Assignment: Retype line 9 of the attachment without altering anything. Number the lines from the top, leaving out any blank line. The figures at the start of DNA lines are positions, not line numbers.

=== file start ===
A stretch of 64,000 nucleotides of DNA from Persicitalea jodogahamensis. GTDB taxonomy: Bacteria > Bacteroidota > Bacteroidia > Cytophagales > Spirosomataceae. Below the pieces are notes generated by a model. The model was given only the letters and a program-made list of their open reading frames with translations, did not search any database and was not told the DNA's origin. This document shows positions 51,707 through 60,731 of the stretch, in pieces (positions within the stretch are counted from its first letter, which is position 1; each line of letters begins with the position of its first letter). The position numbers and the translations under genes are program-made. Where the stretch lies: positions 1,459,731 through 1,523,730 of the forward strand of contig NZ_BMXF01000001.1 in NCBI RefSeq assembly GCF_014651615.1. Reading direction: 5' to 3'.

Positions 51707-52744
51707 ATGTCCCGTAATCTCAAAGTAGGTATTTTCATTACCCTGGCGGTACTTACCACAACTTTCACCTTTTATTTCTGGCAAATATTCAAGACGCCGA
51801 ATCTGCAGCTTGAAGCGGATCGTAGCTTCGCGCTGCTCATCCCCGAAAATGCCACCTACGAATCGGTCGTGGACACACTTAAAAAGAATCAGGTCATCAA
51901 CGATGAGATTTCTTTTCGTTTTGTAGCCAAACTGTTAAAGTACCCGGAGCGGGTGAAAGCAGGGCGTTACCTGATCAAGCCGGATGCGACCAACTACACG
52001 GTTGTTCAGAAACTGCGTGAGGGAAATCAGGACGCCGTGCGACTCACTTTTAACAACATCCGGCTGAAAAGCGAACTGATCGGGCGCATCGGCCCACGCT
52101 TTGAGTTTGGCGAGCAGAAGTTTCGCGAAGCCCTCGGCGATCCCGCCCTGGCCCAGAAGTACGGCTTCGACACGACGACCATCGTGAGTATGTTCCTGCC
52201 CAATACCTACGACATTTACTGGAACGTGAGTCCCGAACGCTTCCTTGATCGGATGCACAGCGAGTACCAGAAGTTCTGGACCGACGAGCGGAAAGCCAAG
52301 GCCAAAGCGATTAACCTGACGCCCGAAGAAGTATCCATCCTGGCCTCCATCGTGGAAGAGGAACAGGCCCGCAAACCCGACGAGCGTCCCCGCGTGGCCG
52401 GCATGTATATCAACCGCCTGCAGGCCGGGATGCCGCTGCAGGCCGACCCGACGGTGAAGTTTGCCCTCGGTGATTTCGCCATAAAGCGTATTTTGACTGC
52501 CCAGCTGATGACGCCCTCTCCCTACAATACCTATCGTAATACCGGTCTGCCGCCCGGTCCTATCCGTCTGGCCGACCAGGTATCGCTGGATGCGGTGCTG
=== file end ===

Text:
52301 GCCAAAGCGATTAACCTGACGCCCGAAGAAGTATCCATCCTGGCCTCCATCGTGGAAGAGGAACAGGCCCGCAAACCCGACGAGCGTCCCCGCGTGGCCG